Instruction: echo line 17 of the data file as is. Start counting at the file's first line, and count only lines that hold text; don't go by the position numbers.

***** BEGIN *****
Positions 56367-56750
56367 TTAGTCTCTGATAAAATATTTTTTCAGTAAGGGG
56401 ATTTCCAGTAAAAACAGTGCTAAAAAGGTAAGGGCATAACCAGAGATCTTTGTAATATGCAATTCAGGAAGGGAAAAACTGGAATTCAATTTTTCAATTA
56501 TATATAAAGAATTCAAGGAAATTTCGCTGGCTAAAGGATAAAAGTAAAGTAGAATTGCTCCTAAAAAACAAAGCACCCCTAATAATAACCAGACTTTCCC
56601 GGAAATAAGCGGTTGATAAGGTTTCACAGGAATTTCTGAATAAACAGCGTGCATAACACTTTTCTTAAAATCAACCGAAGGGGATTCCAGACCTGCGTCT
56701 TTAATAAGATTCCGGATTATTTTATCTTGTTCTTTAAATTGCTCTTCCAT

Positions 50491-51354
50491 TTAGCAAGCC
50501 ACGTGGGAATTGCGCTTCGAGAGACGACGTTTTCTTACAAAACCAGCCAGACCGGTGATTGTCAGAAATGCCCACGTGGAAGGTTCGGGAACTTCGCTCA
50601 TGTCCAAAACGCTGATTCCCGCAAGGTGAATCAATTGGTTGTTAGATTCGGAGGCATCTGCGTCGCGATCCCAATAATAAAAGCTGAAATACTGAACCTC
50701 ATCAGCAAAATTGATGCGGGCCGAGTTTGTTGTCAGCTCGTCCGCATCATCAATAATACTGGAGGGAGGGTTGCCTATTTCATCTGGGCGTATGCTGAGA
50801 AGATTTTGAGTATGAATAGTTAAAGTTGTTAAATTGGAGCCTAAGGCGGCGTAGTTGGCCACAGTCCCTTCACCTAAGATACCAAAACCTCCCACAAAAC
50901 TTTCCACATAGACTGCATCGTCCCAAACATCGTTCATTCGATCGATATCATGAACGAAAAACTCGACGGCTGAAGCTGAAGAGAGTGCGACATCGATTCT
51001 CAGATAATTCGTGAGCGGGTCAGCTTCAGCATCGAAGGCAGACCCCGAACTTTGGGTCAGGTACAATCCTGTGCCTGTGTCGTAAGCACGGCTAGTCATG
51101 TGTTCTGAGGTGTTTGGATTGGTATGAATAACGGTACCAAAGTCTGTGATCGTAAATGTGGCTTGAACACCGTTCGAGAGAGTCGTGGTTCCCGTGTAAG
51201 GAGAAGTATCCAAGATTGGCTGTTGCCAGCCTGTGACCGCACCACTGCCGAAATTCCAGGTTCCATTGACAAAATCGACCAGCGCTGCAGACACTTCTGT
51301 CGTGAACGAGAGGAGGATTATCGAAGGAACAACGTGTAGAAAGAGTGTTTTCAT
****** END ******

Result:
51301 CGTGAACGAGAGGAGGATTATCGAAGGAACAACGTGTAGAAAGAGTGTTTTCAT